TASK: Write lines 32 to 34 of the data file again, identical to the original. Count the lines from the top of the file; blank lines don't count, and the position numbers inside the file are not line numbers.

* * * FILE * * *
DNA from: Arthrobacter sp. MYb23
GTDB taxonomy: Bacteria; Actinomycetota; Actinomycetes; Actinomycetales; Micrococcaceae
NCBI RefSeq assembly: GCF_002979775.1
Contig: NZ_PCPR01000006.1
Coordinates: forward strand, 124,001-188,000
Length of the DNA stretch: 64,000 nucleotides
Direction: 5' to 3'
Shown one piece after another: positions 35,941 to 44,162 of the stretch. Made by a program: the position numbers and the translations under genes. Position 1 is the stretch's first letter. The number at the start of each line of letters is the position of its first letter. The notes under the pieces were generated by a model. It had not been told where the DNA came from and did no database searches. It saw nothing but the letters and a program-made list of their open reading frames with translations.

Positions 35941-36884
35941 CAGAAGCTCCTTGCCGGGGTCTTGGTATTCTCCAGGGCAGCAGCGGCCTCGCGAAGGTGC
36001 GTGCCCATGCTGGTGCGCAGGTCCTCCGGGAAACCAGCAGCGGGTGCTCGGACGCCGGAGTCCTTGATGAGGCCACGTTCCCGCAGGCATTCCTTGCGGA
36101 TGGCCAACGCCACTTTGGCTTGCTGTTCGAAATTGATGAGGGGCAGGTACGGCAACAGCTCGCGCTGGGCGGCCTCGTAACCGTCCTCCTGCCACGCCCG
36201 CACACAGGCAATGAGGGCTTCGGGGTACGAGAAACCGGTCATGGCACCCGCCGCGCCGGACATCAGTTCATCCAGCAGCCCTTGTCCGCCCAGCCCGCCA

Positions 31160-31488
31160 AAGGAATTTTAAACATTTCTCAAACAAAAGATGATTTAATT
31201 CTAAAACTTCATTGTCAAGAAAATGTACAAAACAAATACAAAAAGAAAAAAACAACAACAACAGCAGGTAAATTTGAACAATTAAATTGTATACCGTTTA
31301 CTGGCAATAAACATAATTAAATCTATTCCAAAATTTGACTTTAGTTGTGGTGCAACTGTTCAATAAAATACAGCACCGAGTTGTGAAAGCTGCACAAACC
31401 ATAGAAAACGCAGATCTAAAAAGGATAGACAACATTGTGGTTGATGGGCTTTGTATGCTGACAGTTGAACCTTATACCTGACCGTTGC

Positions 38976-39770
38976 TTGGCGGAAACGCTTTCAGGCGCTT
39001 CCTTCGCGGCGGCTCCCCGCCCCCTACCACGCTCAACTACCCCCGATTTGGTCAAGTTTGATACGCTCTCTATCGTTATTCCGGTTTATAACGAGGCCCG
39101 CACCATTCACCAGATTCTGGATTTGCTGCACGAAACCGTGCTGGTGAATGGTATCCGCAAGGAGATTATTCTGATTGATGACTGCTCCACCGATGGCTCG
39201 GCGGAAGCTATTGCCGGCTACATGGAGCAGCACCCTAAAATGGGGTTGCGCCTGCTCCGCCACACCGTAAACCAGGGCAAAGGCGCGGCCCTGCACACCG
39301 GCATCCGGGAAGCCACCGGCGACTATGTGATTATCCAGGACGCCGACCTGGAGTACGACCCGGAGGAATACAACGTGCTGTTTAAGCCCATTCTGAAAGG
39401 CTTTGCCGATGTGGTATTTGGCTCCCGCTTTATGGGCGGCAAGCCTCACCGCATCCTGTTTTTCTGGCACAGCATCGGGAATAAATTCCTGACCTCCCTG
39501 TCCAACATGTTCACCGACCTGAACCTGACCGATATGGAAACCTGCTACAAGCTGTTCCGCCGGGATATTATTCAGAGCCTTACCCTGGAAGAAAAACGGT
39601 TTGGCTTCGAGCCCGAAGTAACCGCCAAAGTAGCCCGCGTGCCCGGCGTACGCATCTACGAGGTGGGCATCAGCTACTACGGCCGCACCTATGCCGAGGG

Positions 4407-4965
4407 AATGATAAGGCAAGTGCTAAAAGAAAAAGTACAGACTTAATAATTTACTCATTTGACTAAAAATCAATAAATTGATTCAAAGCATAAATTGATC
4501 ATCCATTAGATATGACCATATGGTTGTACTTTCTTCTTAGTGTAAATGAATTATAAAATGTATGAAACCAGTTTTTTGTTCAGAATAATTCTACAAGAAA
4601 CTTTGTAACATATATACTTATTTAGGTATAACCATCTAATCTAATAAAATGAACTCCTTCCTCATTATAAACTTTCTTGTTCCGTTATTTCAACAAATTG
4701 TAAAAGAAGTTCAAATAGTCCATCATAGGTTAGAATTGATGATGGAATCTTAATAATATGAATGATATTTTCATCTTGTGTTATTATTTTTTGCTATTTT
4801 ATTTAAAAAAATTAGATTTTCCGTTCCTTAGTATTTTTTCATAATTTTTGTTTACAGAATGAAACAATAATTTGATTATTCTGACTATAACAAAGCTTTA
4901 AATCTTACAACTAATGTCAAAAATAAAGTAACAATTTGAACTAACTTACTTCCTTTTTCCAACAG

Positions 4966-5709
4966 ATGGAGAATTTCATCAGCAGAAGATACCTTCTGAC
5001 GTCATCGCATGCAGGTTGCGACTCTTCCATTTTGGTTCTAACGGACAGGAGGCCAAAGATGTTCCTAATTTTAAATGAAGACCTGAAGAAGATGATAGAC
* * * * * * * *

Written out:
4701 TAAAAGAAGTTCAAATAGTCCATCATAGGTTAGAATTGATGATGGAATCTTAATAATATGAATGATATTTTCATCTTGTGTTATTATTTTTTGCTATTTT
4801 ATTTAAAAAAATTAGATTTTCCGTTCCTTAGTATTTTTTCATAATTTTTGTTTACAGAATGAAACAATAATTTGATTATTCTGACTATAACAAAGCTTTA
4901 AATCTTACAACTAATGTCAAAAATAAAGTAACAATTTGAACTAACTTACTTCCTTTTTCCAACAG